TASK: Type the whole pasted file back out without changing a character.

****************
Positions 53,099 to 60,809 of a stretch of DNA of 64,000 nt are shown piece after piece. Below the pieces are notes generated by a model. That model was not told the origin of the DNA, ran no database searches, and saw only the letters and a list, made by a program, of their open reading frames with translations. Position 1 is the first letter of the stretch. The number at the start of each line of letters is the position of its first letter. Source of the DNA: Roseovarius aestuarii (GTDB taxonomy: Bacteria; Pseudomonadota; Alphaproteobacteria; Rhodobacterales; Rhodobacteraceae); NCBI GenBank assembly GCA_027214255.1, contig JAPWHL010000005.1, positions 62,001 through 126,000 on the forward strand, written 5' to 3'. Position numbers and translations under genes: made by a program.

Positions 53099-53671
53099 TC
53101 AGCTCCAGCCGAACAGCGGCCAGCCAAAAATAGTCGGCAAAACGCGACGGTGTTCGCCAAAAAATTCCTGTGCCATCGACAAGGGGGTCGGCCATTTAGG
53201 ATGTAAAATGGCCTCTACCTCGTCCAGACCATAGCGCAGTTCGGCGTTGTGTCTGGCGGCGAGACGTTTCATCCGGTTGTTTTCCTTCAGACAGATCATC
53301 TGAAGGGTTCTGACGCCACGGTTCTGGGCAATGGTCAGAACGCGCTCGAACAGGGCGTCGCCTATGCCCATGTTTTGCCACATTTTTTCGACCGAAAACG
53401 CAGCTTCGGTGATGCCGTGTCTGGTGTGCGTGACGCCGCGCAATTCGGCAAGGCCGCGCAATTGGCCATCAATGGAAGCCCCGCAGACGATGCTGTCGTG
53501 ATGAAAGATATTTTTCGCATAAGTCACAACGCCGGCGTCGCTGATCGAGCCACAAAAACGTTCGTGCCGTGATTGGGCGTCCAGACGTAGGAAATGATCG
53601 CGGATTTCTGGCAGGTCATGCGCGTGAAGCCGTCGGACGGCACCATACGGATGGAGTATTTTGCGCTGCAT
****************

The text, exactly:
Positions 53,099 to 60,809 of a stretch of DNA of 64,000 nt are shown piece after piece. Below the pieces are notes generated by a model. That model was not told the origin of the DNA, ran no database searches, and saw only the letters and a list, made by a program, of their open reading frames with translations. Position 1 is the first letter of the stretch. The number at the start of each line of letters is the position of its first letter. Source of the DNA: Roseovarius aestuarii (GTDB taxonomy: Bacteria; Pseudomonadota; Alphaproteobacteria; Rhodobacterales; Rhodobacteraceae); NCBI GenBank assembly GCA_027214255.1, contig JAPWHL010000005.1, positions 62,001 through 126,000 on the forward strand, written 5' to 3'. Position numbers and translations under genes: made by a program.

Positions 53099-53671
53099 TC
53101 AGCTCCAGCCGAACAGCGGCCAGCCAAAAATAGTCGGCAAAACGCGACGGTGTTCGCCAAAAAATTCCTGTGCCATCGACAAGGGGGTCGGCCATTTAGG
53201 ATGTAAAATGGCCTCTACCTCGTCCAGACCATAGCGCAGTTCGGCGTTGTGTCTGGCGGCGAGACGTTTCATCCGGTTGTTTTCCTTCAGACAGATCATC
53301 TGAAGGGTTCTGACGCCACGGTTCTGGGCAATGGTCAGAACGCGCTCGAACAGGGCGTCGCCTATGCCCATGTTTTGCCACATTTTTTCGACCGAAAACG
53401 CAGCTTCGGTGATGCCGTGTCTGGTGTGCGTGACGCCGCGCAATTCGGCAAGGCCGCGCAATTGGCCATCAATGGAAGCCCCGCAGACGATGCTGTCGTG
53501 ATGAAAGATATTTTTCGCATAAGTCACAACGCCGGCGTCGCTGATCGAGCCACAAAAACGTTCGTGCCGTGATTGGGCGTCCAGACGTAGGAAATGATCG
53601 CGGATTTCTGGCAGGTCATGCGCGTGAAGCCGTCGGACGGCACCATACGGATGGAGTATTTTGCGCTGCAT